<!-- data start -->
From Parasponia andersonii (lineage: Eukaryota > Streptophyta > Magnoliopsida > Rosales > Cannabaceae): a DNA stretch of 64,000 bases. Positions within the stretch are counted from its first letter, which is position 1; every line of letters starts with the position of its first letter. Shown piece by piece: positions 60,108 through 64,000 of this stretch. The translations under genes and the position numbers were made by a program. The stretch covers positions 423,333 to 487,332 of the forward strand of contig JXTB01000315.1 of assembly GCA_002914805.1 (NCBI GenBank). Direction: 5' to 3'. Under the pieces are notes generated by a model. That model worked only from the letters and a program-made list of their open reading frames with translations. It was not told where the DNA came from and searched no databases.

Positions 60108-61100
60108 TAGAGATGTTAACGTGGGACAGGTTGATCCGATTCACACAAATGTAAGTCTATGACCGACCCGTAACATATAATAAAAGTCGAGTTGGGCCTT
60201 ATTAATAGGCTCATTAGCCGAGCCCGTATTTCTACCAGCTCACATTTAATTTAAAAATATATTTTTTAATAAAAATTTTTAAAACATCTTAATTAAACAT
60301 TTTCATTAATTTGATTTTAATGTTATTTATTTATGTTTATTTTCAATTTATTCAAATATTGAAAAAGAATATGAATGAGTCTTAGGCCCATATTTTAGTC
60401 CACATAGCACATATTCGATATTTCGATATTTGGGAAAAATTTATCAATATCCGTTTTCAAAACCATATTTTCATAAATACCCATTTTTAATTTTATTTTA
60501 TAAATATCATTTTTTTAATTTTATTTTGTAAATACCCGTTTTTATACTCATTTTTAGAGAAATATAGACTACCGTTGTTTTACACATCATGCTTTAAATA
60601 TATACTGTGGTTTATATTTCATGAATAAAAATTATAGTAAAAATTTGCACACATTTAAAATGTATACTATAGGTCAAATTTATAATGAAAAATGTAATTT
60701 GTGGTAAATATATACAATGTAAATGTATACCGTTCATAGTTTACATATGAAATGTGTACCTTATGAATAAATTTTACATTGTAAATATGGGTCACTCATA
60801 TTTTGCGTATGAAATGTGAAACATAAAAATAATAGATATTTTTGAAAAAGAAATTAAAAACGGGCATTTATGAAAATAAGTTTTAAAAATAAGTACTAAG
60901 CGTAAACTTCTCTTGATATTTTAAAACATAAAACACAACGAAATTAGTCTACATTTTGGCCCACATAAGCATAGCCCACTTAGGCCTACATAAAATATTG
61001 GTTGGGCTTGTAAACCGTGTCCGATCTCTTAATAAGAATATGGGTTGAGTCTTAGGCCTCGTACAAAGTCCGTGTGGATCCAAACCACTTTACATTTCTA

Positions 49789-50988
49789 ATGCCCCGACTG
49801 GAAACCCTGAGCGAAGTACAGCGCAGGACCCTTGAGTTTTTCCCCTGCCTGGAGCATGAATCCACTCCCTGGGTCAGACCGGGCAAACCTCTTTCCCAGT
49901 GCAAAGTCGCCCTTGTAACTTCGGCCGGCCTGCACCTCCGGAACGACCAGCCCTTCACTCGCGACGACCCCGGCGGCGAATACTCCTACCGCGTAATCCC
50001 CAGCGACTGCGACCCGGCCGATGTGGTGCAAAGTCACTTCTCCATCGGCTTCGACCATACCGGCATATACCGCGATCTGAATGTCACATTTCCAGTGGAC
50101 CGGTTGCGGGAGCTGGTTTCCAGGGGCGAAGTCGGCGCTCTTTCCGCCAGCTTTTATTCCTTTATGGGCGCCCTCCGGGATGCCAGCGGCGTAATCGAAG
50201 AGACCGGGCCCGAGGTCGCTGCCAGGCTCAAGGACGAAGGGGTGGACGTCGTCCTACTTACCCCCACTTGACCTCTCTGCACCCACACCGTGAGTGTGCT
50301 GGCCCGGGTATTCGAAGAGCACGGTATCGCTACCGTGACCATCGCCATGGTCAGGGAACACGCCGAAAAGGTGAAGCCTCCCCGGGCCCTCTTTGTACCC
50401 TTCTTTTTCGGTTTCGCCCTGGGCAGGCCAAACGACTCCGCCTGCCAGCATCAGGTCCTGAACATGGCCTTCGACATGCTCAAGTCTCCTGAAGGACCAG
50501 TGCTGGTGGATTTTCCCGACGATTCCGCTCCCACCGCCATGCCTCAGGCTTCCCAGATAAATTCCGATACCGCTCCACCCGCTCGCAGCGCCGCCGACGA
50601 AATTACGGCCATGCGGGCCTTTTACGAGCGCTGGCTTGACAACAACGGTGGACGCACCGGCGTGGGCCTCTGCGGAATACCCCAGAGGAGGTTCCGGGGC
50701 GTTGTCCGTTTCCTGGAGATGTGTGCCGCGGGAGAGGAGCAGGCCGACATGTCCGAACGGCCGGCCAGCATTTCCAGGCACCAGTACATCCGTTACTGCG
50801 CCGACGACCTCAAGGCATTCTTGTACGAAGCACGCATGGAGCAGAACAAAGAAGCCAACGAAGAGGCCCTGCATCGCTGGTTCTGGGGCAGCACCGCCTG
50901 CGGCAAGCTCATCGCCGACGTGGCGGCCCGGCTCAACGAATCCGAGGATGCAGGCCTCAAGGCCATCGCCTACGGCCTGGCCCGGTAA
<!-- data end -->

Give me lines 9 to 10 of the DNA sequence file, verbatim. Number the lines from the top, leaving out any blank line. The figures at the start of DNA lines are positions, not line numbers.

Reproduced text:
60701 GTGGTAAATATATACAATGTAAATGTATACCGTTCATAGTTTACATATGAAATGTGTACCTTATGAATAAATTTTACATTGTAAATATGGGTCACTCATA
60801 TTTTGCGTATGAAATGTGAAACATAAAAATAATAGATATTTTTGAAAAAGAAATTAAAAACGGGCATTTATGAAAATAAGTTTTAAAAATAAGTACTAAG